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  Discussion Top


By analyzing 14,772 patients, we demonstrated that calcium-phosphate product ≥45 mg2/dL2 was significantly associated with a 1.4-fold increased risk of mortality within 1 year. The increased 1-year mortality risk remained significant after adjustment for multiple clinical variables and regardless of CKD status.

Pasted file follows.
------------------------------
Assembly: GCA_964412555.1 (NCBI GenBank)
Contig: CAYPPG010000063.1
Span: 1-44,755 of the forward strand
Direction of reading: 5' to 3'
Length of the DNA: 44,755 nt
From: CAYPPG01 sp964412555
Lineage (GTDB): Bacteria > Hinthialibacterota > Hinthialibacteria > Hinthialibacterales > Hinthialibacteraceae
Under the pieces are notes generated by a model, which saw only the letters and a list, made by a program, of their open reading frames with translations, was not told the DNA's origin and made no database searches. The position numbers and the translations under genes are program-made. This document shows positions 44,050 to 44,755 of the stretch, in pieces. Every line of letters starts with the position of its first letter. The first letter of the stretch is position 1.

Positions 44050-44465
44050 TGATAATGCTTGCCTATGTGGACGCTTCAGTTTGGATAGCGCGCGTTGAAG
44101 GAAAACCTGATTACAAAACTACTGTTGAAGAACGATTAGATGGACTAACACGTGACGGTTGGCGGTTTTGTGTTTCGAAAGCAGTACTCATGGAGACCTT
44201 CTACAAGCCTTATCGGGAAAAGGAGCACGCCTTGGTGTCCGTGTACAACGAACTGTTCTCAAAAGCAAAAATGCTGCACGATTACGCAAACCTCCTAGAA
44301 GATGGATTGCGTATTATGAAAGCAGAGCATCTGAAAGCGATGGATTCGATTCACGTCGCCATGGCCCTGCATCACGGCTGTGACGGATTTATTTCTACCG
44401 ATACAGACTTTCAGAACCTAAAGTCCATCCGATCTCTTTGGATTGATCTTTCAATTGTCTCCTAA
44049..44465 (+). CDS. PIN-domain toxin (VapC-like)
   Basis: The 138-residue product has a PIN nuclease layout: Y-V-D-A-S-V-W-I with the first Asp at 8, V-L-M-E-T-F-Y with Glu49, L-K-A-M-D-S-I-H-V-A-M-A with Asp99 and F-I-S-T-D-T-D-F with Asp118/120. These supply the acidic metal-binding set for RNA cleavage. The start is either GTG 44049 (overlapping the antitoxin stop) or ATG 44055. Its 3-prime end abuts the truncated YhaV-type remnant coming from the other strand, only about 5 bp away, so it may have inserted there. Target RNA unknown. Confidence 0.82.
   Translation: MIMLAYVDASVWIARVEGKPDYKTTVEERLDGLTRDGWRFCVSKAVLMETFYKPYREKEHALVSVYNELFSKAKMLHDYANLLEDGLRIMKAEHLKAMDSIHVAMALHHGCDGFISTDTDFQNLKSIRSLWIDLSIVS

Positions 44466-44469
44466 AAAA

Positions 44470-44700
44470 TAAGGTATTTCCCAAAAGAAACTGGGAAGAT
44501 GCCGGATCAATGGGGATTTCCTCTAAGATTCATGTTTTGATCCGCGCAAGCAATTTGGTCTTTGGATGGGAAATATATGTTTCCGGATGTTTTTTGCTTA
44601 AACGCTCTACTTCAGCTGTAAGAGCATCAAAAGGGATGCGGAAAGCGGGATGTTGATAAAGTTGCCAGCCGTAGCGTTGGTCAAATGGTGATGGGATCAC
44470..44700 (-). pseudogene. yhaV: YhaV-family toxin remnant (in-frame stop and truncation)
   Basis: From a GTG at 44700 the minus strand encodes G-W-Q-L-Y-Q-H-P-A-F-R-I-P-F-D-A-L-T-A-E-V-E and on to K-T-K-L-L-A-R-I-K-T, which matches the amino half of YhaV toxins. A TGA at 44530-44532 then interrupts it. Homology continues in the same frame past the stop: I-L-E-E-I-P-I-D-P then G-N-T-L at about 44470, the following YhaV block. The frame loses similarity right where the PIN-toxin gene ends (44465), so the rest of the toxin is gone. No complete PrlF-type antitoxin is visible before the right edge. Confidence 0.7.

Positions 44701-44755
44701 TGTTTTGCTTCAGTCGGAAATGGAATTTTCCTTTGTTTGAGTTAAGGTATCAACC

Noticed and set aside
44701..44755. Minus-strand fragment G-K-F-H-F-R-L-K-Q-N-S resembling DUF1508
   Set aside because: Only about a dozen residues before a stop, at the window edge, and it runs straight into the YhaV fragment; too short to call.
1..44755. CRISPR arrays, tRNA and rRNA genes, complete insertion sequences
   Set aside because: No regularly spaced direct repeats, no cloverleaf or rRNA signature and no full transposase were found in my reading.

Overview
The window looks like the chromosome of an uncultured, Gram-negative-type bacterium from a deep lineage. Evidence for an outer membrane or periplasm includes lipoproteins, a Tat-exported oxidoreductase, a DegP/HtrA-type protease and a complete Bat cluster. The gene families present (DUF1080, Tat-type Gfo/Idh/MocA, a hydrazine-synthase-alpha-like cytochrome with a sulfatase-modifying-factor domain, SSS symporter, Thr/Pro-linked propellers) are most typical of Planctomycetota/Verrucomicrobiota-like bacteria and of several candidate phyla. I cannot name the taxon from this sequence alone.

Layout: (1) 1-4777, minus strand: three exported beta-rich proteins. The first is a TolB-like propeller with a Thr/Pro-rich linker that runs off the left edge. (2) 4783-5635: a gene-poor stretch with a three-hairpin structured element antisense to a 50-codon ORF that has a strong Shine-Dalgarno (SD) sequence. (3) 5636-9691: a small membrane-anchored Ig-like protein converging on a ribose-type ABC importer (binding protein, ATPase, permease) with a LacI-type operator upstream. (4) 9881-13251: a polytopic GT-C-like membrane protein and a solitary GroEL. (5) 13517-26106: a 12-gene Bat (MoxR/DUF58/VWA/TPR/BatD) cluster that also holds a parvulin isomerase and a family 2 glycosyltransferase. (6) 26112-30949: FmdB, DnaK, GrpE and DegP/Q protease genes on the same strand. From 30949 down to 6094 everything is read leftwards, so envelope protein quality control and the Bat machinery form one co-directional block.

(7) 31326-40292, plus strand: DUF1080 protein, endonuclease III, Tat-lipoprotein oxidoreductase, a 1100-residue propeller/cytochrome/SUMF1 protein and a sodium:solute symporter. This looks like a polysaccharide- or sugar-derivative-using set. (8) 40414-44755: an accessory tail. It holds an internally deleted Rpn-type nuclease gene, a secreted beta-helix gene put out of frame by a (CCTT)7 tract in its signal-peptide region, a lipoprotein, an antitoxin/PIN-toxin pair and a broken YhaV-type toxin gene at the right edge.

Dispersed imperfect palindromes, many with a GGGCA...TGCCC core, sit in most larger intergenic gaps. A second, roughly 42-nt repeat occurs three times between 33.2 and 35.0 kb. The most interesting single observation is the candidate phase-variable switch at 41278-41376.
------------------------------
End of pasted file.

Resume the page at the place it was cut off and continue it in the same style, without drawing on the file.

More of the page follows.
Among patients with ESKD patients on maintenance hemodialysis, data from the US Renal Data System has suggested that an elevated calcium-phosphate product level was associated with increased mortality risk.[9] This risk was more pronounced in those with a calcium phosphorus product ≥72 mg2/dL2.[9] In line with our study, we have further shown that high calcium-phosphate product is detrimental in both CKD and non-CKD patients. However, our study contradicts the findings obtained from the Modification of Diet in Renal Disease (MDRD) Study cohort where elevated serum calcium-phosphate product had a trend toward increased cardiovascular disease (CVD)-related mortality in CKD patients but did not reach statistical significance after adjustment for GFR and other confounders.[33] However, the MDRD cohort was underpowered with a sample size of 840 patients. Furthermore, our patient cohort may represent a population at greater medical risk to disturbances of calcium and phosphorus balance, as indicated by the need for hospitalization. Our study comprising a large patient cohort across several years demonstrates that elevated calcium-phosphate product in hospitalized patients should warrant increased clinical attention and management.